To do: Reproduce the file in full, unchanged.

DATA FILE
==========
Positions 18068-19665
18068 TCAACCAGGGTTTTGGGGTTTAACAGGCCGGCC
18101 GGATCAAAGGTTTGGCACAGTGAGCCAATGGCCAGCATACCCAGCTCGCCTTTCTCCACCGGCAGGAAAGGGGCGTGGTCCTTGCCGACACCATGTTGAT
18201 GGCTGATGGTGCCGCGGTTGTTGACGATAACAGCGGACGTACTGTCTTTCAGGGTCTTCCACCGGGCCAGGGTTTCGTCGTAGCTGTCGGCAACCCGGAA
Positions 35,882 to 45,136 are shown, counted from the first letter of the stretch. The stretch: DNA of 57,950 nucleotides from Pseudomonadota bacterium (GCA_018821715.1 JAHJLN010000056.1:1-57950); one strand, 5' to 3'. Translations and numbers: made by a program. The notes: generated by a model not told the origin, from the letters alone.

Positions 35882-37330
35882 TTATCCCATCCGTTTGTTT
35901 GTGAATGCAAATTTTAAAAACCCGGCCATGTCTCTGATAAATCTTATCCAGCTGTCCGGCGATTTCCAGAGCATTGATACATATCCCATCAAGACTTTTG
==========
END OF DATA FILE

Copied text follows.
Positions 18068-19665
18068 TCAACCAGGGTTTTGGGGTTTAACAGGCCGGCC
18101 GGATCAAAGGTTTGGCACAGTGAGCCAATGGCCAGCATACCCAGCTCGCCTTTCTCCACCGGCAGGAAAGGGGCGTGGTCCTTGCCGACACCATGTTGAT
18201 GGCTGATGGTGCCGCGGTTGTTGACGATAACAGCGGACGTACTGTCTTTCAGGGTCTTCCACCGGGCCAGGGTTTCGTCGTAGCTGTCGGCAACCCGGAA
Positions 35,882 to 45,136 are shown, counted from the first letter of the stretch. The stretch: DNA of 57,950 nucleotides from Pseudomonadota bacterium (GCA_018821715.1 JAHJLN010000056.1:1-57950); one strand, 5' to 3'. Translations and numbers: made by a program. The notes: generated by a model not told the origin, from the letters alone.

Positions 35882-37330
35882 TTATCCCATCCGTTTGTTT
35901 GTGAATGCAAATTTTAAAAACCCGGCCATGTCTCTGATAAATCTTATCCAGCTGTCCGGCGATTTCCAGAGCATTGATACATATCCCATCAAGACTTTTG